Written By: Maurice Ondoy Project Contributor at AngelouEconomics | Did you realize the Economic Impact of Fast Food Restaurants in the U.S?
With the average American eating three hamburgers and four orders of fries in a single week, the fast food industry is more than our country’s scapegoat for obesity. On average, one in every four people in the United States visits fast food daily. McDonald’s, Wendy’s, and Burger King are the three biggest fast-food chains with the greatest economic impact among US fast-food chains.
What is the economic impact of fast-food chains? According to analysis conducted by franchisehelp.com and statista.com, here are some quick facts:
- Globally, fast food generates revenue of over $570 billion, which is bigger than the economic value of most countries
- US revenue was a whopping $200 billion in 2015 versus $6 billion in 1970
- By 2020, US revenue is forecasted to exceed $223 billion
- The industry is expected to have an annual growth of 2.5% for the next several years – below the long-term average but recovering from a several year slump
- There are over 200,000 fast food restaurants in the United States and it is estimated that 50 million Americans eat at one of them every single day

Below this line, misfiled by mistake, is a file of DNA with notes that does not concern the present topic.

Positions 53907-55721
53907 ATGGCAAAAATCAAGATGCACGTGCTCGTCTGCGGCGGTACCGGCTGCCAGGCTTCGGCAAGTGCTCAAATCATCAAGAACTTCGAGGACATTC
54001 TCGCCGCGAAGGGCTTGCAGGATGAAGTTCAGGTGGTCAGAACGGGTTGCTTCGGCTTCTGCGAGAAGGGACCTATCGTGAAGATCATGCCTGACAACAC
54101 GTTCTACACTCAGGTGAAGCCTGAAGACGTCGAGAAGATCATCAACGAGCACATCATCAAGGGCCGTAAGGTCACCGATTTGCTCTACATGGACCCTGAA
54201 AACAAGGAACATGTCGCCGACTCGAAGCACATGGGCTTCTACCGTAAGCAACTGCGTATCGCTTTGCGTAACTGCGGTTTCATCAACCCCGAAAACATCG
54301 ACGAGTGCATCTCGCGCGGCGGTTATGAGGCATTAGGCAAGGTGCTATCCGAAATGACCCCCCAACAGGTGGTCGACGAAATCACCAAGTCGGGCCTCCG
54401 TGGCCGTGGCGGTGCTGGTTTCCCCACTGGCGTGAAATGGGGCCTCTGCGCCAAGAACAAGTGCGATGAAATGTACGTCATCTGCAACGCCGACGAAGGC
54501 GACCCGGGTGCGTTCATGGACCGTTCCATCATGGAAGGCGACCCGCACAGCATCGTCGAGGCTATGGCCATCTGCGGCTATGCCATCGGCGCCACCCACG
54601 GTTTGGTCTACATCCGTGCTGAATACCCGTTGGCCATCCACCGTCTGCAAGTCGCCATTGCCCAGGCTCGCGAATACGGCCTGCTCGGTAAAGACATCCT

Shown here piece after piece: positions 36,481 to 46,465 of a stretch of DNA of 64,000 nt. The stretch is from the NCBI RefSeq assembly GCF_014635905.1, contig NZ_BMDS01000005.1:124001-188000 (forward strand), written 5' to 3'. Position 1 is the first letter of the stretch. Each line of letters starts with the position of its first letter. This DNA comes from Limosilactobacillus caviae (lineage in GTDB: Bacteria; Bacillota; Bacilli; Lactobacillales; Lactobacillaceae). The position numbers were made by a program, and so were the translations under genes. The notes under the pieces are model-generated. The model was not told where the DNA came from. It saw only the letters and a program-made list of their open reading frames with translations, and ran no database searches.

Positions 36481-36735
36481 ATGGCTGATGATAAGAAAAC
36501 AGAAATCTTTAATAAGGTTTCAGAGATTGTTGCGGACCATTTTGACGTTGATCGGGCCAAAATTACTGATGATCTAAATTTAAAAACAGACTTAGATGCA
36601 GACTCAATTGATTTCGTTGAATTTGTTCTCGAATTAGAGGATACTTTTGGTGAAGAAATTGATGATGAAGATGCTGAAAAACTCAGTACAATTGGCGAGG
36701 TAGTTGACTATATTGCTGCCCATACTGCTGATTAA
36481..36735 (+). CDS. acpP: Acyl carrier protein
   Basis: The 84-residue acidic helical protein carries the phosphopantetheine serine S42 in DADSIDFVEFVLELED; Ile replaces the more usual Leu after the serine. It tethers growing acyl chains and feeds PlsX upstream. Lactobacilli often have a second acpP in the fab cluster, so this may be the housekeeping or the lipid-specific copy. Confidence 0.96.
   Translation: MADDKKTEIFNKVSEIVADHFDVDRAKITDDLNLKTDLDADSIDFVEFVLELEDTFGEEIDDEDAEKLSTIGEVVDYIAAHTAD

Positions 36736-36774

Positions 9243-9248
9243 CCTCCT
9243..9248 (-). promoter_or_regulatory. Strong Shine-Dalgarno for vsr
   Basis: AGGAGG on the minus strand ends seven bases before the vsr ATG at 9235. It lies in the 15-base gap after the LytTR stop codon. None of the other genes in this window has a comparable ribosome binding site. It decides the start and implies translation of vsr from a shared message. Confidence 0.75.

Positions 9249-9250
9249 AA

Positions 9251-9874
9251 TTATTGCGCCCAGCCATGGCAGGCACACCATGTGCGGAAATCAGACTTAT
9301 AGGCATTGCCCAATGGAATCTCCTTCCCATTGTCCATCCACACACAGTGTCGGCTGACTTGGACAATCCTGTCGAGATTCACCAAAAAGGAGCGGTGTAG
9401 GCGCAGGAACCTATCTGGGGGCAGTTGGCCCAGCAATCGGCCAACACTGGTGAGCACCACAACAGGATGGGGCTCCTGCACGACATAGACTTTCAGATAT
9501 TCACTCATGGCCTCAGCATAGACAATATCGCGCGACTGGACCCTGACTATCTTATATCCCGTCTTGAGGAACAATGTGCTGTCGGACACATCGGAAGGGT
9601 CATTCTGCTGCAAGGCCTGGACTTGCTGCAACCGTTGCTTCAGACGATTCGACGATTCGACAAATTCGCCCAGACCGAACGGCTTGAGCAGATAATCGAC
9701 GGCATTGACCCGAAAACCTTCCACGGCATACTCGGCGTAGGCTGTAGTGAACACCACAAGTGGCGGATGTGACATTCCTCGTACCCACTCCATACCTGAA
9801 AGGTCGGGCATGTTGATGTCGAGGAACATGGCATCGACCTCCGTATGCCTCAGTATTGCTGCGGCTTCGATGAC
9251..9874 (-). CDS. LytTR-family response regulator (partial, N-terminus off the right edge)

- Fast food employs over 4 million people and franchises added over 200,000 jobs in 2015
- McDonald’s is by far the most valuable fast food brand in the world, with a value that exceeded 88 billion U.S. dollars in 2016. McDonald’s has been operating since 1955. In 2016, the company had over 36,000 restaurants worldwide, 14,155 of which were in the United States
- Around 17% of U.S. consumers dine out at quick-service restaurants at least once a month and approximately 20 percent visit them at least once a week
- Although McDonald’s is the largest quick service restaurant in terms of brand value, Subway is by far the largest QSR in the United States in terms of number of Units. In 2015, the sandwich chain had 27,103 restaurants in the United States, that was almost 13,000 more than its closest competitor McDonald’s
- According to the World Health Organization, it is the unregulated frequency of such visits that is causing obesity and its related health problems in the United States. Many of the leading fast-food brands in the U.S. specialize in high-calorie foods, such as burgers, pizza and fried chicken
The reason why these fast-food giants have contributed in the U.S. economy is because they have found their way to infiltrate not just supermarkets and malls, but also in colleges and universities. In about every college and university campus, one will see a mini-fast food stand with various products from these chains. In fact, 13% of schools in the country have a fast food franchise by directly selling to students. Many fast food franchises give schools scholarships money the right to sell at schools.
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